Comics Time: King-Cat Comics and Stories #69

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King-Cat Comics and Stories #69

John Porcellino, writer/artist

Spit and a Half, September 2008

28 pages

$3

Buy it from John Porcellino

In the right hands, comics don’t depict, they convey. This is the advantage they have over their cousin film. The basic stuff of film (putting aside animation and abstract filmmaking and CGI for the moment) is, on a fundamental level, the recording of things that actually happened in front of the camera recording them. Those recordings can be recordings of a fiction, and they can be used to construct a fiction, and directors and cinematographers and editors and composers and effects technicians can add their interpretive gestures, but film is nevertheless a hegemony of fact. Comics, by contrast, is all middleman. Even an autobiographical comic is by virtue of being a comic not showing you something that happened, but telling you about it, the telling coded directly into the line of the artwork. It’s a gestural art form, a mime medium.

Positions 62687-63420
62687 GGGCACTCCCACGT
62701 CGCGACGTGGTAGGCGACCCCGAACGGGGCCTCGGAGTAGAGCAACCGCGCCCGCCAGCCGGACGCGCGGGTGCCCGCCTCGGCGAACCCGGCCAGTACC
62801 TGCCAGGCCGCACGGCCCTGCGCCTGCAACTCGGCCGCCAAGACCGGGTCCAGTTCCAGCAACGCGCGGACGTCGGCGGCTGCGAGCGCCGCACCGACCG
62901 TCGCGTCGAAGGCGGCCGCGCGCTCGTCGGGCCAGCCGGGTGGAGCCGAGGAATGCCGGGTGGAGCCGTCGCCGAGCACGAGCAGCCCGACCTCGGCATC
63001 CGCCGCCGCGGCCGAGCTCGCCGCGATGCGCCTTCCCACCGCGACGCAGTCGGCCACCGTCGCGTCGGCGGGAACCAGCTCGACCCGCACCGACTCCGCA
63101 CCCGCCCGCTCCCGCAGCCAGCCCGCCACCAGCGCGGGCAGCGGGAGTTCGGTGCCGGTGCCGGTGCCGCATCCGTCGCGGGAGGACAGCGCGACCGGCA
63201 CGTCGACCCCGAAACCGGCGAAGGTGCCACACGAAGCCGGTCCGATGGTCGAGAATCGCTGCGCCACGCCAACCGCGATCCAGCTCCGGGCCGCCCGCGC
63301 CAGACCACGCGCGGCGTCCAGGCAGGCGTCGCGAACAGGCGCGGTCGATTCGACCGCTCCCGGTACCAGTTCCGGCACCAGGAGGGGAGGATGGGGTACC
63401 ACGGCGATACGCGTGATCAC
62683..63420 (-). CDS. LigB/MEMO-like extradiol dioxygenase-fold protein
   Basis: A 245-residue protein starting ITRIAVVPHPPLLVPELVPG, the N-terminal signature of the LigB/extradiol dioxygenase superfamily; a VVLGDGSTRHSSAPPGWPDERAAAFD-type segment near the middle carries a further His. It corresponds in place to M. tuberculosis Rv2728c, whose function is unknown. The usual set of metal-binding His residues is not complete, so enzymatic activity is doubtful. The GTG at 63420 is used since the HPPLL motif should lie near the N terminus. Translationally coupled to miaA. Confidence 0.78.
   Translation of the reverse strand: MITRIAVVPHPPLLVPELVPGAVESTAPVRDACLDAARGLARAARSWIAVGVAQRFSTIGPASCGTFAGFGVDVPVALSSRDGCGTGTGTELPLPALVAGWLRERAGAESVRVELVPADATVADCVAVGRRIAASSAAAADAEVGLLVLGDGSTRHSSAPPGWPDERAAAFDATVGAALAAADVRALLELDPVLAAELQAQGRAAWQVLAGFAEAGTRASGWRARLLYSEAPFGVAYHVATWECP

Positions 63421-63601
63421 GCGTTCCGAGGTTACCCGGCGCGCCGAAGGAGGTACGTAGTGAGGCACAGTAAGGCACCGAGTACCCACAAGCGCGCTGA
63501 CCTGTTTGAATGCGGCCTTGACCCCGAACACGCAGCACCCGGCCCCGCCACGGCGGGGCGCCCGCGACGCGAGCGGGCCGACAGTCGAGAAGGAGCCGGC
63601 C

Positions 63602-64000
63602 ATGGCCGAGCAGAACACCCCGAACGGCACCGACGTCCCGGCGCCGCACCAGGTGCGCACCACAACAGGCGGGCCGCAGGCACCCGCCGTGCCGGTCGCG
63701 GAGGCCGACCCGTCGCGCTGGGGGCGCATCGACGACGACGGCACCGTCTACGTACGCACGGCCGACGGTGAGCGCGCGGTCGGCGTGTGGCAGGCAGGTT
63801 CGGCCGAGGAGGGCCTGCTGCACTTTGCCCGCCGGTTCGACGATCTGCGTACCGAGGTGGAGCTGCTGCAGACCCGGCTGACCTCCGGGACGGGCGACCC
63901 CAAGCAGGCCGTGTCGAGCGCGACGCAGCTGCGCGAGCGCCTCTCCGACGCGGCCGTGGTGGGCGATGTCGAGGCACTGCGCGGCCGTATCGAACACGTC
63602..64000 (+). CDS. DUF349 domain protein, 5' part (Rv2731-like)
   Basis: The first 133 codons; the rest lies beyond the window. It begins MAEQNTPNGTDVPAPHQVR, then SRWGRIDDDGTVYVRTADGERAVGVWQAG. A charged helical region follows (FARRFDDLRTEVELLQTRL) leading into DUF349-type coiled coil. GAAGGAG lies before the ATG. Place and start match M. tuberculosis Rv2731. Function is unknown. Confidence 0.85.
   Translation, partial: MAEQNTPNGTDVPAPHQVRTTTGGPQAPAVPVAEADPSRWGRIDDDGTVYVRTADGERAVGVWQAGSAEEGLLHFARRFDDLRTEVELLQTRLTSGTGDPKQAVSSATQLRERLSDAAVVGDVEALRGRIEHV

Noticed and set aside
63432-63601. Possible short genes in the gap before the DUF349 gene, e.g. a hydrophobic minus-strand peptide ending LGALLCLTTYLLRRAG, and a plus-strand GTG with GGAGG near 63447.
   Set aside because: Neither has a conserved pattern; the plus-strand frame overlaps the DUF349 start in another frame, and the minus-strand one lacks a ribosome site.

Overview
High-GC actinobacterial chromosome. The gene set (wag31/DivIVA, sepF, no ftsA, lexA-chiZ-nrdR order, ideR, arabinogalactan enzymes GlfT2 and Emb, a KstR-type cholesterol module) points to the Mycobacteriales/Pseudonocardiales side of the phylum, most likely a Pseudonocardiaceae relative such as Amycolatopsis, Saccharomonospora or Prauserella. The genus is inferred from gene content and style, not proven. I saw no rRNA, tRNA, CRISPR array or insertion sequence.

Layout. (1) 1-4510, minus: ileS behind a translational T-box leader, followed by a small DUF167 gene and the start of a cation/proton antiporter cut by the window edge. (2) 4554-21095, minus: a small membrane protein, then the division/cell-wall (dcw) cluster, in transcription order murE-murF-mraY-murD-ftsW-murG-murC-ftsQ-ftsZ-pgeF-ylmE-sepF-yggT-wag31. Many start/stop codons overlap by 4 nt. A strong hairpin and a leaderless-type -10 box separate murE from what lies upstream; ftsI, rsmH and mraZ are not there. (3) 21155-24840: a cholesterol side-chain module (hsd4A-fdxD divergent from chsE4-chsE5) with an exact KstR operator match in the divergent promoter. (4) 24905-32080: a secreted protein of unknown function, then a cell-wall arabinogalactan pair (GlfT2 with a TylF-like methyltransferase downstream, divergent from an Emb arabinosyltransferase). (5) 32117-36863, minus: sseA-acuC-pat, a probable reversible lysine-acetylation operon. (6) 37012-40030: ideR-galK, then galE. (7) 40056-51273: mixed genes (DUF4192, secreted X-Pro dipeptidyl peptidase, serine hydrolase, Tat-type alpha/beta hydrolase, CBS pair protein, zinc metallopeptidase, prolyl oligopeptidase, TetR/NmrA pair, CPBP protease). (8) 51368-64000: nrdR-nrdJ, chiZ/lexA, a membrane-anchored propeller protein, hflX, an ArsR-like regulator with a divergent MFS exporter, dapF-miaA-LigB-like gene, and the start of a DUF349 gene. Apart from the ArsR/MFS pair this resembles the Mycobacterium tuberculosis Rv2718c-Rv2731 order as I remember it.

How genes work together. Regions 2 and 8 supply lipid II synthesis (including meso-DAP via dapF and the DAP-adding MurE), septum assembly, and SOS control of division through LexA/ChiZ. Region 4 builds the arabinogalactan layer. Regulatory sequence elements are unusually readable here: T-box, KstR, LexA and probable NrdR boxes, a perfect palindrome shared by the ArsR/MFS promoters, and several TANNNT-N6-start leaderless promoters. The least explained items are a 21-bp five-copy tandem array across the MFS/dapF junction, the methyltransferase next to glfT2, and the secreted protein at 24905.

No one gets that better than John Porcellino. Most lo-fi autobio cartoonists, perhaps paradoxically, aim for maximalist effect in terms of presenting the artist’s self-conception: shaky, rough-hewn lines, clumsy character designs, everything designed to get across “I’m self-effacing!” Porcellino stays out of his own way. With his smooth uniform line weight, characterized by elegant curves and semicircles, he presents information on a need-to-know basis, usually emphasizing human figures against a minimally depicted background (like a sky) or foreground (like a car window). He’s not conveying a pose, he’s conveying in-the-moment relationships: Between himself and his wife, between his two cats, between himself and a parking lot, between the grass and the sky. This happened, yes, but he allows you to draw the conclusion yourself–this is how it happened, this is how it felt in that moment. All that empty space allows you to place yourself between those lines. The effect is immediate, immersive, and evocative, so that when the poetic writing really hits–especially those frequently powerfully sad final lines–you can all but feel that world’s weight around you.